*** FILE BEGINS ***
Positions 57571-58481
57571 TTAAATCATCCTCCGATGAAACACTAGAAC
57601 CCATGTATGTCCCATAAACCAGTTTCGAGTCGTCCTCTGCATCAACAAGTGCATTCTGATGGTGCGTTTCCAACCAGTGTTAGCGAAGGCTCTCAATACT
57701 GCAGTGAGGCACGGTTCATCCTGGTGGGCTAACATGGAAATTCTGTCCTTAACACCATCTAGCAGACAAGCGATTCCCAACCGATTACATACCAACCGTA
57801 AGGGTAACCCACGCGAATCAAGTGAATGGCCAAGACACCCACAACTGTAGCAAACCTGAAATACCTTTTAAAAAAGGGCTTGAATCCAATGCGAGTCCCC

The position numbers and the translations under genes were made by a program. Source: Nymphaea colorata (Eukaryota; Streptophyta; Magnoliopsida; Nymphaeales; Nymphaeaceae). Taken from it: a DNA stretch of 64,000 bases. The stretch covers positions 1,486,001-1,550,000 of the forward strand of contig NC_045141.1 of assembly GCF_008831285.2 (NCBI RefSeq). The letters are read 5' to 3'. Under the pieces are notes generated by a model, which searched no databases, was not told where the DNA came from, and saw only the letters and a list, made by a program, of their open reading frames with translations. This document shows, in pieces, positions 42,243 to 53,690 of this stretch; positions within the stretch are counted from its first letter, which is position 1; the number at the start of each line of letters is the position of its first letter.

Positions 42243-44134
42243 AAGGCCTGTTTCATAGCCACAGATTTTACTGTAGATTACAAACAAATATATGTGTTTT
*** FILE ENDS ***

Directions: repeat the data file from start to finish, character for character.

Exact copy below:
Positions 57571-58481
57571 TTAAATCATCCTCCGATGAAACACTAGAAC
57601 CCATGTATGTCCCATAAACCAGTTTCGAGTCGTCCTCTGCATCAACAAGTGCATTCTGATGGTGCGTTTCCAACCAGTGTTAGCGAAGGCTCTCAATACT
57701 GCAGTGAGGCACGGTTCATCCTGGTGGGCTAACATGGAAATTCTGTCCTTAACACCATCTAGCAGACAAGCGATTCCCAACCGATTACATACCAACCGTA
57801 AGGGTAACCCACGCGAATCAAGTGAATGGCCAAGACACCCACAACTGTAGCAAACCTGAAATACCTTTTAAAAAAGGGCTTGAATCCAATGCGAGTCCCC

The position numbers and the translations under genes were made by a program. Source: Nymphaea colorata (Eukaryota; Streptophyta; Magnoliopsida; Nymphaeales; Nymphaeaceae). Taken from it: a DNA stretch of 64,000 bases. The stretch covers positions 1,486,001-1,550,000 of the forward strand of contig NC_045141.1 of assembly GCF_008831285.2 (NCBI RefSeq). The letters are read 5' to 3'. Under the pieces are notes generated by a model, which searched no databases, was not told where the DNA came from, and saw only the letters and a list, made by a program, of their open reading frames with translations. This document shows, in pieces, positions 42,243 to 53,690 of this stretch; positions within the stretch are counted from its first letter, which is position 1; the number at the start of each line of letters is the position of its first letter.

Positions 42243-44134
42243 AAGGCCTGTTTCATAGCCACAGATTTTACTGTAGATTACAAACAAATATATGTGTTTT